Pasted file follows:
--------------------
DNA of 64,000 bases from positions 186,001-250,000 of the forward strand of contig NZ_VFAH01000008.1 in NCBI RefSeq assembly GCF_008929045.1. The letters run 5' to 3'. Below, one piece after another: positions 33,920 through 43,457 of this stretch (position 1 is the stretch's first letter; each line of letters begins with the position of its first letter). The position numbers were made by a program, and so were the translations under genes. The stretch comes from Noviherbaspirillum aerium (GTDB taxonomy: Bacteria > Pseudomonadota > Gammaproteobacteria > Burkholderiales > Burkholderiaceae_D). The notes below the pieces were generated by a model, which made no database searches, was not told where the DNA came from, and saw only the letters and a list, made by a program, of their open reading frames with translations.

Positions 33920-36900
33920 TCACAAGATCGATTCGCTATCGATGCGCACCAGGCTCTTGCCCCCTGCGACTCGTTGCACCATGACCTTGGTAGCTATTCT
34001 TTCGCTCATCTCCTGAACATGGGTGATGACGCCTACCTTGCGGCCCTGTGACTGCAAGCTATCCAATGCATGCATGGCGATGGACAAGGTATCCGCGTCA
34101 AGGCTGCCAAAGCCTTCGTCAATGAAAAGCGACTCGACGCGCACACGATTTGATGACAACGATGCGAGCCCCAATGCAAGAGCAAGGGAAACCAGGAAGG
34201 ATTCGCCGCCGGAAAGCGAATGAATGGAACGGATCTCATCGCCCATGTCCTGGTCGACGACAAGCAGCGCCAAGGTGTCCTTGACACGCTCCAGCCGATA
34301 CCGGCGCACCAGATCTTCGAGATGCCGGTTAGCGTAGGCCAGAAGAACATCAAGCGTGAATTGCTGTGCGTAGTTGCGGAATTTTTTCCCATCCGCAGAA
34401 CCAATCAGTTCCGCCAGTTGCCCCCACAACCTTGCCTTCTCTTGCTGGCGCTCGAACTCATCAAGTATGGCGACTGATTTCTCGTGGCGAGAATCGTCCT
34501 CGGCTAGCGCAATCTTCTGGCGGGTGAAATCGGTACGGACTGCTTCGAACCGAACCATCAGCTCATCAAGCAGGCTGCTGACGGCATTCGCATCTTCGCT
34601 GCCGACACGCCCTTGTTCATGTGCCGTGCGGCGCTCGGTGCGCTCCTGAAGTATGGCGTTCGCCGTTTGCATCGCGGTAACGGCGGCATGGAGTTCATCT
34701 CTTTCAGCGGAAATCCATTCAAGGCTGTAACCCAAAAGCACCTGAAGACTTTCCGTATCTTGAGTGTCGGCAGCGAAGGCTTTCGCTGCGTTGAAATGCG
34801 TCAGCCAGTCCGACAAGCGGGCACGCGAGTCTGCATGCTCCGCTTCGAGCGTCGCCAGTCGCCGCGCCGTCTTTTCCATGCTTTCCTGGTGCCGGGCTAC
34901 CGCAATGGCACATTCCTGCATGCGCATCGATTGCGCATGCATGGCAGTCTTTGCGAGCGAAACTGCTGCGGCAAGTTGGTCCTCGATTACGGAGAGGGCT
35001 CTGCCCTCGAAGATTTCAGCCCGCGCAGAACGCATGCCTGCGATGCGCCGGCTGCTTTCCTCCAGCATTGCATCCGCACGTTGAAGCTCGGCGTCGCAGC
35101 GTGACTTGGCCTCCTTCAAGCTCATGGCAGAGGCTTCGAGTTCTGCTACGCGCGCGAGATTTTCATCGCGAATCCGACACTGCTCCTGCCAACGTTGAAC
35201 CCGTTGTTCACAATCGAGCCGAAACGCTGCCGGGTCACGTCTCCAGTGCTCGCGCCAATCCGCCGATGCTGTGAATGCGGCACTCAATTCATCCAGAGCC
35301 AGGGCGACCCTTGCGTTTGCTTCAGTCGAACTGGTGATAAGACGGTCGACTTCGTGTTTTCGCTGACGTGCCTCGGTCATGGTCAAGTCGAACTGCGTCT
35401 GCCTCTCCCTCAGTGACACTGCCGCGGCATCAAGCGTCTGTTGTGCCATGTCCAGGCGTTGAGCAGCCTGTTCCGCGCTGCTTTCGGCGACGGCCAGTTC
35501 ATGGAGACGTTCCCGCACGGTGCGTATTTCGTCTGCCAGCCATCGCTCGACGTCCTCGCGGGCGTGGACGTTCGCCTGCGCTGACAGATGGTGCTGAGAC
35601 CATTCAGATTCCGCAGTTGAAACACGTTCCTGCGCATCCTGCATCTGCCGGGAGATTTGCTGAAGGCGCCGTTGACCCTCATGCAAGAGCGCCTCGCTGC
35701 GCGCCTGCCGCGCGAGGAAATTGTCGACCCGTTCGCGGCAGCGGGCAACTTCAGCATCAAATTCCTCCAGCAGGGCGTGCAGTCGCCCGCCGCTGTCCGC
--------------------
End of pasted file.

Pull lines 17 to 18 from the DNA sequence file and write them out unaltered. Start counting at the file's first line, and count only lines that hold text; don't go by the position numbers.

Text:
35301 AGGGCGACCCTTGCGTTTGCTTCAGTCGAACTGGTGATAAGACGGTCGACTTCGTGTTTTCGCTGACGTGCCTCGGTCATGGTCAAGTCGAACTGCGTCT
35401 GCCTCTCCCTCAGTGACACTGCCGCGGCATCAAGCGTCTGTTGTGCCATGTCCAGGCGTTGAGCAGCCTGTTCCGCGCTGCTTTCGGCGACGGCCAGTTC